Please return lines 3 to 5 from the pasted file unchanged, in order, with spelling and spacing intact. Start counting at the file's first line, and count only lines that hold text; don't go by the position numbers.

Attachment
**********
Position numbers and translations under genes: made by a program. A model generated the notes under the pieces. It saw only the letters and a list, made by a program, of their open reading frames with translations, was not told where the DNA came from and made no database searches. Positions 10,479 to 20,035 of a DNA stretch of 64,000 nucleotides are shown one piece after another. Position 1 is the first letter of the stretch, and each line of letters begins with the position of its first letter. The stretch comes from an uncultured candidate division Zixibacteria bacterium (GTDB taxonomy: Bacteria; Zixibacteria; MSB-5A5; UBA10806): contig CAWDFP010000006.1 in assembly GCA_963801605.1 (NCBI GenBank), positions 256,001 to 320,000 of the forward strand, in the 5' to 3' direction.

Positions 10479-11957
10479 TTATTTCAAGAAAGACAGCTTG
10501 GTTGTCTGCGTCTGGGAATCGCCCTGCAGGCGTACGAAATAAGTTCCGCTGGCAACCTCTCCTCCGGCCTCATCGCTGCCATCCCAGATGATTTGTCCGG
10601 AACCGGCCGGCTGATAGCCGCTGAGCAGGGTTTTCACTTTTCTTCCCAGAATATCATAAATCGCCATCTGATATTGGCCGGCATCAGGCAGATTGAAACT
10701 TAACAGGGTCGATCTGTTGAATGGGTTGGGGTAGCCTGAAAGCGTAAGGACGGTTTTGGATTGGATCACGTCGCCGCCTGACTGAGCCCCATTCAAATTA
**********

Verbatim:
10479 TTATTTCAAGAAAGACAGCTTG
10501 GTTGTCTGCGTCTGGGAATCGCCCTGCAGGCGTACGAAATAAGTTCCGCTGGCAACCTCTCCTCCGGCCTCATCGCTGCCATCCCAGATGATTTGTCCGG
10601 AACCGGCCGGCTGATAGCCGCTGAGCAGGGTTTTCACTTTTCTTCCCAGAATATCATAAATCGCCATCTGATATTGGCCGGCATCAGGCAGATTGAAACT